I want to close the loop on a couple items discussed in this thread.

    First, the bias of the 6L6s. I rigged up a temp circuit as suggested by Enzo. It worked, yeah! In the end, at the moderate volume level that I play at, I really couldn't hear any difference between a 50% or 70% bias point. But there certainly was a difference when I yanked the Scorpion in favor of a Jensen C12K 100W (4 ohm) speaker. So for now, the original bias circuit will remain, the Jensen too!

    Next, the Opto-Isolators (LDRs). Now keep in mind, the ones in the amp were working. And I guess it is rare for these things to blow. But my mission was to determine if a replacement is available should Peavey discontinue carrying the parts.

    I ordered one of each from Peavey: the 40101 (21L265) and the 40102 (21L628). Trying to find datasheets for these parts was impossible. But I had a hunch that I knew what the replacement parts are. So I rigged up a circuit to test the theory.

    While waiting for Peavey parts, I ordered a VTL53C/2 from eBay to see if it came close to the 40101. I dropped that into my test circuit. I changed the voltages and R1 of the test circuit to force 40ma through the LED (as per the specs- see photo). I determined the resistance across the outer legs of the LDR to be ~ 1500 ohms. Is that close enough to the 2000 ohms as shown in the datasheet? I found my first substitute. A few days later, Peavey sent me the replacement part for the 30240101. Lo and behold, it was one in the same, a VTL53C/2. So my theory and testing proved it. Mystery part #1 solved!

    As for the 40102 (the Red Dot), I found specs for the VTL5C2/2. That is what I thought the part could be. The Peavey part arrived and it had the original 21L628 number on it. So I changed up my test circuit (as shown) to push 40ma through the LED (as per the spec for the VTL5C2/2. Per the voltage measurements, I calculated the resistance across the outer legs of the LDR to be ~ 500 ohm. Is that close enough to the VTL5C2/2 spec of 700 ohms? Unfortunately, this part is getting harder to find.

    Unless anyone can weigh in to the contrary, I think the LDR mystery might be solved.

    Look for these parts just in case Peavey ever runs out.

    70240102, 21L628 -> VTL5C2/2 (Edited)
    30240101, 21L265 -> VTL5C3/2
    Attached Files
    Last edited by TomCarlos; 04-05-2020, 02:35 AM.

    Leave a comment:


  • TomCarlos
    replied
    Thanks Enzo...

    Earlier, I found an old thread from 2010 titled "Not Enough Bias Voltage?" In that thread, you offered advice on the Bias circuit for the Peavey Butcher amp. The bias circuit in that amp is identical to that of the Encore 65; even though the schematic looks backwards!! So I will try out your suggestion.

    Leave a comment:


  • Enzo
    replied
    You increase R67 because it works. Decreasing R58 won't. R67 is only 470 ohms. The bias voltage is the result of the voltage divider the two resistors form. R58 is 47k. If I knock R58 all the way down to 4.7k - 1/10 its present value - it only drops the bias 5 volts. In other words with 470 ohms you have no leverage for the divider. Plus the divider draws more current from the supply. I can raise R67 by a factor of 10 for the same 5 volts, but it is easier on the system and if you make that resistor variable you get a better range control.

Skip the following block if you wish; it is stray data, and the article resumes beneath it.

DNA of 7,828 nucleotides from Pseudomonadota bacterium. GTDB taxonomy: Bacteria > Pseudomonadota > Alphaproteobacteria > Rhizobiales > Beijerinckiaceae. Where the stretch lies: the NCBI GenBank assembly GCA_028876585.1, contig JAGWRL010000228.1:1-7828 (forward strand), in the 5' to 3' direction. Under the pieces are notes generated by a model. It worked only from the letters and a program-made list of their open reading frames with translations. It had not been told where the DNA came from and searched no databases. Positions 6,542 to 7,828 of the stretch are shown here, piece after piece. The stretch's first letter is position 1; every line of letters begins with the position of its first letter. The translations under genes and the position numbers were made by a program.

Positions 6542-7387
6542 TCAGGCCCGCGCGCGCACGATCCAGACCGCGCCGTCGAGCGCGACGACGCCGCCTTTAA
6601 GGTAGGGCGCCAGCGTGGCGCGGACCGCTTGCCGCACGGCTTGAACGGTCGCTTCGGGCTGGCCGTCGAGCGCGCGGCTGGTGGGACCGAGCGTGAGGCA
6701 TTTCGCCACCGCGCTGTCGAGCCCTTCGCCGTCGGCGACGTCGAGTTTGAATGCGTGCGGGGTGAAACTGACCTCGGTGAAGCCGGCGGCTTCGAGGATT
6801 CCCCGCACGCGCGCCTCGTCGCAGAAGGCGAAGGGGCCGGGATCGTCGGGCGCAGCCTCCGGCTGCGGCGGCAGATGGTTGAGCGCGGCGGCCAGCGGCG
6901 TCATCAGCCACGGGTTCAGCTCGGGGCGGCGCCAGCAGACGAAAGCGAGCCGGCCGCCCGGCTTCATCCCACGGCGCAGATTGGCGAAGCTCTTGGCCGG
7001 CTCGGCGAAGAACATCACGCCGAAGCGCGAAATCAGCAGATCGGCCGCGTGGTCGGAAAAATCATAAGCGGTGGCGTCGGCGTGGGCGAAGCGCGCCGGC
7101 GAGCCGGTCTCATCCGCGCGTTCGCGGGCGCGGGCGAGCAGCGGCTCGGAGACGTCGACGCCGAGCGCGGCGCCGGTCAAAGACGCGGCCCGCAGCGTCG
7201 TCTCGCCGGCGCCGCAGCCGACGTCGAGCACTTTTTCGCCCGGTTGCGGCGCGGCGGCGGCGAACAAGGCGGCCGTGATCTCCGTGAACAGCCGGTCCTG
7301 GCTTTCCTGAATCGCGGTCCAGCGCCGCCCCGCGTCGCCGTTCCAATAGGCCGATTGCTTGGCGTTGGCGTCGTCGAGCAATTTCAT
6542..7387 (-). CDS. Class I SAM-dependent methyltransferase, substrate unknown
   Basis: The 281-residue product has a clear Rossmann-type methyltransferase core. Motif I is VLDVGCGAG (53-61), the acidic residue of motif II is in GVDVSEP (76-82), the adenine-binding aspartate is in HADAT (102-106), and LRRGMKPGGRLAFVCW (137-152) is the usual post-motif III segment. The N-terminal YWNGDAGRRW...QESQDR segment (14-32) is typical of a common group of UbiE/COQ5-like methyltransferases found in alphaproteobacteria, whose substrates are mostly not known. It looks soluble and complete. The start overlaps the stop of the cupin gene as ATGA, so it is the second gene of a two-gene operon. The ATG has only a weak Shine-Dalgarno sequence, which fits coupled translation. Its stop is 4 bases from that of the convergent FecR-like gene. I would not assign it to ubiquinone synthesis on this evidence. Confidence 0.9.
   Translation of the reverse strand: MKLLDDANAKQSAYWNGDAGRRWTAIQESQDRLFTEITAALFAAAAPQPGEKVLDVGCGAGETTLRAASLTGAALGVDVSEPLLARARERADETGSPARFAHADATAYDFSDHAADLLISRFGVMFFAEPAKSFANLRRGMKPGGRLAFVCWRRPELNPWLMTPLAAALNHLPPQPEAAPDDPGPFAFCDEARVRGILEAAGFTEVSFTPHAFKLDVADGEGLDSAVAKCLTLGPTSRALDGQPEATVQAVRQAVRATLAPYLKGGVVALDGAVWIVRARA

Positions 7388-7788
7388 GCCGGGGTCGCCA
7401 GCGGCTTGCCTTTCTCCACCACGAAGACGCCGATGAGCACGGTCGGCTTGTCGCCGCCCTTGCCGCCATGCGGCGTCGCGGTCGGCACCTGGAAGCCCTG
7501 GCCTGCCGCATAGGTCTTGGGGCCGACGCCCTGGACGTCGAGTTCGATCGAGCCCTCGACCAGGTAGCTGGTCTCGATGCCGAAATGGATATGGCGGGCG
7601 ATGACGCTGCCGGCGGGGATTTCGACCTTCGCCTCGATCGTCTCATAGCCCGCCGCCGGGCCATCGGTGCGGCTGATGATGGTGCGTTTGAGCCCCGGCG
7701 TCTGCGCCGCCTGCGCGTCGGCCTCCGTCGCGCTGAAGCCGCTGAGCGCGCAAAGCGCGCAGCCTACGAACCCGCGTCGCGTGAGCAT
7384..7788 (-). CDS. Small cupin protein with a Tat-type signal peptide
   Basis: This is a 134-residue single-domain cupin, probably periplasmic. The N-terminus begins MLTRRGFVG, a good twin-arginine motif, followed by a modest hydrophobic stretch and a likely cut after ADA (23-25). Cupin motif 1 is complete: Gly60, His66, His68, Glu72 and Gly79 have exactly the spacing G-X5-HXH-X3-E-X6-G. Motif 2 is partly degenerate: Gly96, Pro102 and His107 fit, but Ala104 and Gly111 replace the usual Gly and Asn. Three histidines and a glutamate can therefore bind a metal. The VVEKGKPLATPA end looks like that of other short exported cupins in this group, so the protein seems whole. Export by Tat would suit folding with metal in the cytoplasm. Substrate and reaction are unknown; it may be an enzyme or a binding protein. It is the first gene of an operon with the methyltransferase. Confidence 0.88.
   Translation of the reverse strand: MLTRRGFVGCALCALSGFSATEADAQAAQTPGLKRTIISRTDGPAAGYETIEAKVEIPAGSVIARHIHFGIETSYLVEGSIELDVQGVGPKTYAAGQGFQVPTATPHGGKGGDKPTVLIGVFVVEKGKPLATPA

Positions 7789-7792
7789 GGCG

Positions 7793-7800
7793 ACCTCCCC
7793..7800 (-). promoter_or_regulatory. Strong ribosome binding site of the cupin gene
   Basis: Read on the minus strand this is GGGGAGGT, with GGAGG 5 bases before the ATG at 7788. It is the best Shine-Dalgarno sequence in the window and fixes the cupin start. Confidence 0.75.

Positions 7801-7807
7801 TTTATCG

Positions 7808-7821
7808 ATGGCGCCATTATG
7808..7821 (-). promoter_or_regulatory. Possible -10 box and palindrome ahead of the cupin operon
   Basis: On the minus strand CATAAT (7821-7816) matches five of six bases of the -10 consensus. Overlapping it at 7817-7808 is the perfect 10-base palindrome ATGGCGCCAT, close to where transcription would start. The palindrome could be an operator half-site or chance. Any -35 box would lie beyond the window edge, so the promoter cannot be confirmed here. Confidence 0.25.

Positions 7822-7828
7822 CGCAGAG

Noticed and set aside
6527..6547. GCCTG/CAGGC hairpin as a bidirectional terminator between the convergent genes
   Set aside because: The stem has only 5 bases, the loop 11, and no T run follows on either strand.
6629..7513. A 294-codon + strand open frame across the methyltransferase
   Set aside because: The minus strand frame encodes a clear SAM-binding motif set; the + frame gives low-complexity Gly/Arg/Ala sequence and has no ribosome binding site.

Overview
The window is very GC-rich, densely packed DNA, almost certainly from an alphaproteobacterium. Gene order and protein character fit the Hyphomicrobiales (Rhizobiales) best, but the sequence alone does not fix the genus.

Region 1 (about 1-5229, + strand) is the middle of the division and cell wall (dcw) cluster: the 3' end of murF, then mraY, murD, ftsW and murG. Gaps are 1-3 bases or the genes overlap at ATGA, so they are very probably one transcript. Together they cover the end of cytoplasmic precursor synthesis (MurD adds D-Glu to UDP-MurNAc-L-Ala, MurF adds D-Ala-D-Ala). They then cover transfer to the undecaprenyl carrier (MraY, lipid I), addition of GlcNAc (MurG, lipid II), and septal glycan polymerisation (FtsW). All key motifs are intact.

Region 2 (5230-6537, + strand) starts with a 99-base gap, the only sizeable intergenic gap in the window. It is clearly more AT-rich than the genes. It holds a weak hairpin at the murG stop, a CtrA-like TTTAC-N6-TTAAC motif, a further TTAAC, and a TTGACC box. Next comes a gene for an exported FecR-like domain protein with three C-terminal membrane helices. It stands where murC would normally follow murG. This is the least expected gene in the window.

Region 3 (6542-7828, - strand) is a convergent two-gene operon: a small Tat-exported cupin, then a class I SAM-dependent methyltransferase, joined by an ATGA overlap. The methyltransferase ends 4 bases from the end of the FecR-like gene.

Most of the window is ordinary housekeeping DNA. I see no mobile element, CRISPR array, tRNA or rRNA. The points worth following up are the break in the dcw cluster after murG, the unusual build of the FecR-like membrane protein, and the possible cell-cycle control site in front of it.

Leave a comment:


  • Helmholtz
    replied
    So there are a couple ways to do this. As Helmholtz suggested, I could increase R67. The other option is to lower R58. Perhaps if time and energy allow, this would be a good candidate to add a variable bias pot into the circuit. I have seen examples of how to do that. R67 stays the same. R58 is replaced with a fixed resistor and pot. But for now, a good experiment would be to tack a resistor in parallel with R58 to see if I hear a difference.
    I recommend to increase R67 because this actually improves bias supply filtering while lowering R58 has the opposite effect.

    Leave a comment:


  • TomCarlos
    replied
    I apparently wrote my notes backwards! So it should go like this...

    The more negative the Control Grid voltage, the lower the plate current.
    If you make the CG voltage less negative, that will increase the plate current.

    So there are a couple ways to do this. As Helmholtz suggested, I could increase R67. The other option is to lower R58. Perhaps if time and energy allow, this would be a good candidate to add a variable bias pot into the circuit. I have seen examples of how to do that. R67 stays the same. R58 is replaced with a fixed resistor and pot. But for now, a good experiment would be to tack a resistor in parallel with R58 to see if I hear a difference.

    Enzo.... What is wrong with running cool? I guess nothing. That is why I asked the question wondering if the change in current (operating point) would have change overall sound of the amp. So this would be an experiment so to speak. And since I do not rely on an amplifier operating like a Shredding Machine, running cool is probably OK !!

    Leave a comment:


  • Enzo
    replied
    As was said, -57 on the grids will be even cooler. And so what is wrong with being a bit cool anyway?

    Leave a comment: